persistence of linear regression a mystery; but another time).

All of this carries over to estimating entire distributions rather than just
curves. In the space of probability distributions, the entire sample is a
single point,
the empirical
distribution. (I'm ignoring some subtleties about time series here.) The
family of models we're willing to consider forms a manifold (or set of
manifolds; more details) in the space of probability measures. In this space,
the right way to measure distance isn't the Euclidean metric, but rather the
relative entropy,
a.k.a. the Kullback-Leibler divergence, which generates
the information
geometry. The maximum likelihood estimate is simply the geometric
projection of the empirical distribution on to the manifold of models. In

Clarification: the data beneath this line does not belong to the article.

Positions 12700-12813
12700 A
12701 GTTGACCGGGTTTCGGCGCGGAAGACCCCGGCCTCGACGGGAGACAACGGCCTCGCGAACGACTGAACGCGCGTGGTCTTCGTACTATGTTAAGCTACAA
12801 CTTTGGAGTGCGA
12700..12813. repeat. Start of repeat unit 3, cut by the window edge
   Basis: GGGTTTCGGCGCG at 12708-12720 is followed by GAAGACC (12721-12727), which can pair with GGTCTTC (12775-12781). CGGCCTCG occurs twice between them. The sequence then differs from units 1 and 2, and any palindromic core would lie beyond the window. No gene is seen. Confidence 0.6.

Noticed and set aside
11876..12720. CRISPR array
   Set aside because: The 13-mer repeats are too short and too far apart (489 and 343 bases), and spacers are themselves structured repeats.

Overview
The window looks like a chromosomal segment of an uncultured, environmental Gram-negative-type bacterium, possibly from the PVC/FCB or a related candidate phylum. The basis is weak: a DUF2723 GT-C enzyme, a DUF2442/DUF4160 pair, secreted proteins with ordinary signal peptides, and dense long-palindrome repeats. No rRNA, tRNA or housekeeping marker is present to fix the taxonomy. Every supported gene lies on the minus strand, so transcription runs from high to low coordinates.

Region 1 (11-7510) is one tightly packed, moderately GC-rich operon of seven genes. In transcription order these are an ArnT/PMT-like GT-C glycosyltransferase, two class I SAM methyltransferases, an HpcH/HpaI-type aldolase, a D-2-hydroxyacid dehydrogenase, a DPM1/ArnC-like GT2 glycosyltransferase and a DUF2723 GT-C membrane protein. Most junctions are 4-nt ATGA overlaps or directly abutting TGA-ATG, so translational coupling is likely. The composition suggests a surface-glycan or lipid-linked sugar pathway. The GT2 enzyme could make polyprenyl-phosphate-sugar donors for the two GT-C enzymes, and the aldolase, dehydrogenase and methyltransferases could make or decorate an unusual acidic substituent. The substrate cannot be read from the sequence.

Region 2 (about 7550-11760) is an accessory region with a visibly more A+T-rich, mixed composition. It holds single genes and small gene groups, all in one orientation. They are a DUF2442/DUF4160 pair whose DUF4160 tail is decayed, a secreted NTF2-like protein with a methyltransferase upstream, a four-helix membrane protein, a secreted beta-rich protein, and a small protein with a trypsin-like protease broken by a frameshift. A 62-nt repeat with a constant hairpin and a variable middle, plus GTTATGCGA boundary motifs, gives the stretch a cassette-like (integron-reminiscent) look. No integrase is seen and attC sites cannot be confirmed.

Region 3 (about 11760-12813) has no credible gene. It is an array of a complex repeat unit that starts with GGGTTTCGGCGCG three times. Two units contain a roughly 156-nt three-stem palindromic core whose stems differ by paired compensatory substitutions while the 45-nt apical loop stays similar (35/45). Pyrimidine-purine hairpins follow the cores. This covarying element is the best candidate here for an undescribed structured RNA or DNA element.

other words, the most likely predictive distribution comes from
this *single* point on the manifold. (There
are cleverer ways to get
frequentist predictive distributions, though.) The Bayesian posterior
predictive distribution gives some weight to *all* points on the
manifold; this is the smoothing. The weights are proportional to the prior,
and also decline exponentially with the product of sample size and relative
entropy. The effect of the prior is to blunt the impact of what we actually
see, keeping us from simply trying to match it — exactly like the effect of
smoothing. The amount of smoothing done by the prior declines as the sample
size grows.

Why smooth or regularize in the first place?
As every school-child
knows, the answer lies in the bias-variance trade-off. (Pedantically,
bias-variance is for mean-squared error, but other loss functions have similar
decompositions.) Regularized estimates are less responsive to differences
between data sets, which means that they have less variance. No matter what